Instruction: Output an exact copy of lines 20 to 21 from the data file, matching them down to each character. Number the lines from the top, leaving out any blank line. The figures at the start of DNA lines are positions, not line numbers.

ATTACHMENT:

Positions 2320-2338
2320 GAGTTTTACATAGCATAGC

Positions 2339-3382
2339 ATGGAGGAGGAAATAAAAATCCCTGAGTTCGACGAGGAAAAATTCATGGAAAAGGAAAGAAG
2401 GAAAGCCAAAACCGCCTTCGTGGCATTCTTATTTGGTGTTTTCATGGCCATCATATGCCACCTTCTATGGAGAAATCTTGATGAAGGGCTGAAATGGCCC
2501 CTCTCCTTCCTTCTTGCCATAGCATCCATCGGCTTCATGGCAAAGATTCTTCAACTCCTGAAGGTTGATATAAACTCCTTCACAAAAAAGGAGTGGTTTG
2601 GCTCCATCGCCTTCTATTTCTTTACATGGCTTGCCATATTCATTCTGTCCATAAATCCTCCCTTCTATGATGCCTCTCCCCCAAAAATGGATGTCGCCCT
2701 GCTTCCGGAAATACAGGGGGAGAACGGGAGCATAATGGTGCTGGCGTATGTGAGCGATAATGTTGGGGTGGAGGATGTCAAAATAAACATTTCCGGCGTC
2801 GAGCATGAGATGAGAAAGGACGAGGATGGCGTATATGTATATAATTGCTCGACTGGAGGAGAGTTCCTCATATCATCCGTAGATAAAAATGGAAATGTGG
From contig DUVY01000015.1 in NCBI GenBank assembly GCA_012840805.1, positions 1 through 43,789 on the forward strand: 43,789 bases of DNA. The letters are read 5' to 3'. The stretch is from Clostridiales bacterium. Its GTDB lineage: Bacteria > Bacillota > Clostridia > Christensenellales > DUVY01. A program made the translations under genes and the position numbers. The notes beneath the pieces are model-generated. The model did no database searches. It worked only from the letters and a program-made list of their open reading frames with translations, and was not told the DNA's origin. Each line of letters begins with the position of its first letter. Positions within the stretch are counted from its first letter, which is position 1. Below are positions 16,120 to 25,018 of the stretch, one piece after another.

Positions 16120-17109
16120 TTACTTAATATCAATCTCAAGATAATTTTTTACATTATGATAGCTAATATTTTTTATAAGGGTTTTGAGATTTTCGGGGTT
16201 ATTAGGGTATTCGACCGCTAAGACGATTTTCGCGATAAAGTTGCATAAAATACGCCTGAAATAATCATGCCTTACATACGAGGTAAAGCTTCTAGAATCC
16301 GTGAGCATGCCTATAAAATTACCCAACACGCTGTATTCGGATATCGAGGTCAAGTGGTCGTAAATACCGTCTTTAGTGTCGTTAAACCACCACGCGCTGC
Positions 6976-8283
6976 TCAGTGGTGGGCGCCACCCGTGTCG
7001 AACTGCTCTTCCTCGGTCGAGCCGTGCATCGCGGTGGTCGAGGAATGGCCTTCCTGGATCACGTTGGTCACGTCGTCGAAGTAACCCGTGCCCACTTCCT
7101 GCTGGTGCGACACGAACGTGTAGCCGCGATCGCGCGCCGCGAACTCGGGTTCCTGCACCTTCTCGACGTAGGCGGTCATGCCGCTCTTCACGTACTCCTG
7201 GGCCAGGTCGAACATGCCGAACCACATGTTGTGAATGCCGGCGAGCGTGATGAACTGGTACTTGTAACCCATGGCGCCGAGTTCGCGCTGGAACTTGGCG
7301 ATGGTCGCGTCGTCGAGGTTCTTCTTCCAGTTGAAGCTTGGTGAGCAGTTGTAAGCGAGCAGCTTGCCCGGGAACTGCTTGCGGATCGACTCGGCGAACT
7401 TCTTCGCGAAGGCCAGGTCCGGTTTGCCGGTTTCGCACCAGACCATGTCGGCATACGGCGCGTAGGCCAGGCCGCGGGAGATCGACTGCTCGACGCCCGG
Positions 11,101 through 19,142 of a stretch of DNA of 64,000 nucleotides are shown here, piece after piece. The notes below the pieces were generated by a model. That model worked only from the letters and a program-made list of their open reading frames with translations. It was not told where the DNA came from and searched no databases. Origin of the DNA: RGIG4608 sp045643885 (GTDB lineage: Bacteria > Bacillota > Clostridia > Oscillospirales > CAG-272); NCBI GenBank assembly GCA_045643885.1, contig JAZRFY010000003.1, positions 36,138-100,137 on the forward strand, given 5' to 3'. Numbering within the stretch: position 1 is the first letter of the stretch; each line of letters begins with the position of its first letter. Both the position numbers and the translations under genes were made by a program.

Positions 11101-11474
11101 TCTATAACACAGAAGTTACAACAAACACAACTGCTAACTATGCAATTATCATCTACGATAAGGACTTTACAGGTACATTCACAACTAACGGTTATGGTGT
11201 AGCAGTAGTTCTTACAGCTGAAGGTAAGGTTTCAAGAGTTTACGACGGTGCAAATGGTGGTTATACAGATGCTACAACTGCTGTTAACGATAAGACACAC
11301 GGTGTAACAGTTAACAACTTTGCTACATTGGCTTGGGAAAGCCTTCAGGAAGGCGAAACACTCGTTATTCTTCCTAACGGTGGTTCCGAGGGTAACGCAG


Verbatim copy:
7301 ATGGTCGCGTCGTCGAGGTTCTTCTTCCAGTTGAAGCTTGGTGAGCAGTTGTAAGCGAGCAGCTTGCCCGGGAACTGCTTGCGGATCGACTCGGCGAACT
7401 TCTTCGCGAAGGCCAGGTCCGGTTTGCCGGTTTCGCACCAGACCATGTCGGCATACGGCGCGTAGGCCAGGCCGCGGGAGATCGACTGCTCGACGCCCGG